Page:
Using Hormone Replacement To Cope With Men
Ok, so the title of this post is a little tongue in cheek. Many women are cheering the new research that shows hormone replacement therapy (HRT) used early in menopause is safe and effective. That it helps with our relationship with men, well, that’s a whole other post.
Let’s talk about coping with men: symptoms of menopause affect women differently, but both men and women have shared with me the most significant stressor in their relationships is during menopause. Why? Unfortunately, we do not fully understand the role hormones interact with neurotransmitters (aka, mood) on women during their fertile years, post-partum and through menopause.
Menopause results when ovaries run out of eggs and decrease production of sex hormones: estrogen, progesterone and, testosterone. Symptoms of menopause include: – Pain: arthritic like pain in joints; vaginal pain with or without intercourse – General: fatigue, night sweats, osteoporosis, feeling cold, hot flashes, or sweating – Sleep: early awakening, inability to sleep or not wakening feeling refreshed – Sexual: reduced sex drive or trouble reaching orgasm – Brain: forgetfulness or lack of concentration – Weight: weight gain – Skin: thinning hair or dry skin – Mood: irritability, anxiety, nervousness or depression Also common: shorter or longer periods, breast tenderness, frequent headaches
Women in North America will likely experience natural menopause between ages 40 and 58, although some women experience earlier menopause in their 20’s and 30’s. A study in 2002 changed the lives of menopausal women in America. The Women’s Health Initiative (WHI) hormone therapy trials came to the conclusion that hormone replacement therapy (HRT) was (in summary) dangerous. And many women suffered because of a deeply flawed study.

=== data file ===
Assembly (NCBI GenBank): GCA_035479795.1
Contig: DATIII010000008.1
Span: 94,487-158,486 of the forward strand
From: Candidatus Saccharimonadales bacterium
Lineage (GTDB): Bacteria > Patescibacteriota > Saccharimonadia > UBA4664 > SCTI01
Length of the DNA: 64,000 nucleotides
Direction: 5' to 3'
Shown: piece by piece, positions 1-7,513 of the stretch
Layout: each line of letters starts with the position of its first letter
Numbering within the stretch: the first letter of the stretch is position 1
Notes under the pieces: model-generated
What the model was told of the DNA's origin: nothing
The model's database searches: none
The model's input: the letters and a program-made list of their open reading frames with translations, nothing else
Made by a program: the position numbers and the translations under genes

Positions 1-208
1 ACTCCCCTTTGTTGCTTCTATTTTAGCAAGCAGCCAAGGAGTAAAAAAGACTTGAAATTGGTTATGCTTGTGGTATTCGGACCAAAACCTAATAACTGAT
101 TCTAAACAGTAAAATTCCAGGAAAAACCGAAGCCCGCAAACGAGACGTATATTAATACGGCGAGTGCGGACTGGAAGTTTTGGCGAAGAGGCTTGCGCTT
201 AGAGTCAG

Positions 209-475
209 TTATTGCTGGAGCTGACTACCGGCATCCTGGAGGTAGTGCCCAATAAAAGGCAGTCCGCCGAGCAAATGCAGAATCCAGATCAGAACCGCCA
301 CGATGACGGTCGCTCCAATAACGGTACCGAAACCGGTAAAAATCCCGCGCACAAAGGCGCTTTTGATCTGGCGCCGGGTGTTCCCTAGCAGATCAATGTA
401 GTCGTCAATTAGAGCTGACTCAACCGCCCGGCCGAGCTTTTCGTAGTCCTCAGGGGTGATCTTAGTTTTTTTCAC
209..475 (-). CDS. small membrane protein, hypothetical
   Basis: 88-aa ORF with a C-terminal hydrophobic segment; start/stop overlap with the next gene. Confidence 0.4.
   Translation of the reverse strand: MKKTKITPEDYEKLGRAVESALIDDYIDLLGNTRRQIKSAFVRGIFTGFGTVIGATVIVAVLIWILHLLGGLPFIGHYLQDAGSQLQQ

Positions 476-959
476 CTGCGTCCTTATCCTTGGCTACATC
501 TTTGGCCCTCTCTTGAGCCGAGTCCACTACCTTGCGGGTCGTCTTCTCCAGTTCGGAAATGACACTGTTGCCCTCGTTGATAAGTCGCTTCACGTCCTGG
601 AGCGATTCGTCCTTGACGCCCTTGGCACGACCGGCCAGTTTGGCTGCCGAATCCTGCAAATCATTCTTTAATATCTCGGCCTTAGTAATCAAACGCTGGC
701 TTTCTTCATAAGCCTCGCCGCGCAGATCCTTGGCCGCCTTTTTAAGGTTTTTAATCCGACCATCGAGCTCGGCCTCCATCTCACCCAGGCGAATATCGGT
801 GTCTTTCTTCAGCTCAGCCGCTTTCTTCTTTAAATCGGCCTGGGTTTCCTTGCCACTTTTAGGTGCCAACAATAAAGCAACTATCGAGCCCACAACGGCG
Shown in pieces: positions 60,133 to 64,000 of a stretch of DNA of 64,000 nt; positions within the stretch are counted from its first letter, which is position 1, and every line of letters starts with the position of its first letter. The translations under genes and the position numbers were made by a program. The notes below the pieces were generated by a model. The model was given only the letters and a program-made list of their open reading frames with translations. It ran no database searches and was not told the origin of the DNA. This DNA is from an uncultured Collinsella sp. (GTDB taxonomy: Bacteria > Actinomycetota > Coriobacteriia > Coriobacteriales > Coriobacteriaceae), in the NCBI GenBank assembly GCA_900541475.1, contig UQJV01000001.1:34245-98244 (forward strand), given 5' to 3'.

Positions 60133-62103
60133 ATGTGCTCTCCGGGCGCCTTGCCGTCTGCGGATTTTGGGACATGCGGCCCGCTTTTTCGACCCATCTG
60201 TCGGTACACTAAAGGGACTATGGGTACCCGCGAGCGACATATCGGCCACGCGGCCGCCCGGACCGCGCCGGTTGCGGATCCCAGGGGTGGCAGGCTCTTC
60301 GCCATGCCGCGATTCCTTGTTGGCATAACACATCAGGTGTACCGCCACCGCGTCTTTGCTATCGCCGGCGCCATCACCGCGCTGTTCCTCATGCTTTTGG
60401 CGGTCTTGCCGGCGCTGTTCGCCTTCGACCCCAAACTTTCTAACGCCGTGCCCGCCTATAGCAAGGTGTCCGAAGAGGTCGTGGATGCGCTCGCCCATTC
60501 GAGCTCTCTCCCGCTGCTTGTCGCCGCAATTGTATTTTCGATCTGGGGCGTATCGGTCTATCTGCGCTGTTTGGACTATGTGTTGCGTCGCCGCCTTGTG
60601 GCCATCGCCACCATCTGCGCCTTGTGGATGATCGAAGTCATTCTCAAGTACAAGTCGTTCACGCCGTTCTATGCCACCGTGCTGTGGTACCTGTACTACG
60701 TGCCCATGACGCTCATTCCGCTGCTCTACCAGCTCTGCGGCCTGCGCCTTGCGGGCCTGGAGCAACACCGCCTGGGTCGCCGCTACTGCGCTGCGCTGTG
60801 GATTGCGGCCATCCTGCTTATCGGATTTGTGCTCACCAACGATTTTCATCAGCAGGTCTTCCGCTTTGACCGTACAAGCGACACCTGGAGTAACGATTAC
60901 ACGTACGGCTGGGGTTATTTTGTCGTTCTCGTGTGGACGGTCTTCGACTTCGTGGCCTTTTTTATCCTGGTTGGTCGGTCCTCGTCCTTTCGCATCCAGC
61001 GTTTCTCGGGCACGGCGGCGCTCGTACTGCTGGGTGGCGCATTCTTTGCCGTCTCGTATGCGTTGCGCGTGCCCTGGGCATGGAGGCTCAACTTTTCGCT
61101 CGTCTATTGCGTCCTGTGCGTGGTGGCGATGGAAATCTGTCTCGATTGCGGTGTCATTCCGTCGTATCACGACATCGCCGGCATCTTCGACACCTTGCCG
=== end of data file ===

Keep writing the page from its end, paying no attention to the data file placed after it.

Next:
There were two WHI groups. One took Premarin (Wyeth’s estrogen) and Provera (synthetic progesterone) in a one pill called Prempro. The other group took Premarin alone. The data showed that there was nothing significantly adverse in the estrogen-only group; in fact, there were beneficial benefits to hormone replacement. After 13-years researchers followed up with the groups using HRT and found that the only significant adverse thing was an association between long-term hormone use and breast cancer. Even with that risk, (for women who had never used hormones prior to the study) there was no increase in breast cancer over five years.
Pooled data from new WHI follow-ups, The Kronos Early Estrogen Prevention Study (KEEPS) and Early Versus Late Intervention Trial with Estradiol (ELITE) trials, have revealed a clear bottom line: Wyeth’s synthetic progesterone, Provera (medroxyprogesterone acetate), was “the bad player. Very few doctors use Provera anymore because there are newer and safer alternatives. University of Southern California Atherosclerosis Research Unit chief Howard Hodis stated “The data looked good 13 years ago. The [issue was due to the] way the data was spun.” “But it is reassuring the effects of [hormone replacement therapy] still look so good. HRT as studied by the WHI and observational studies all show that it reduces overall mortality when initiated in young women in close proximity to menopause. In fact, data currently being published show that when women stop HT, death rates increase.”
Several recent well-conducted studies show treating women earlier with HRT has healthy heart benefit, stronger bones, symptom relief and improved well-being. In our clinic women can choose from customized hormone replacement (bio-identical hormones which *may* be covered on an insurance policy) or standard HRT (Vivelle patch, estrace, and progresterone which is covered by most insurance policies). We choose together the option that is easiest for lifestyle and budget. We also discuss how to determine if it’s working and to prevent illnesses, all women prescribed any type of hormone should agree to routine laboratory work, annual well-woman exams and mammography. Hormone replacement is not right for all women, nor is it wrong; it is up to each woman to discuss with her physician to determine the benefits and the risks.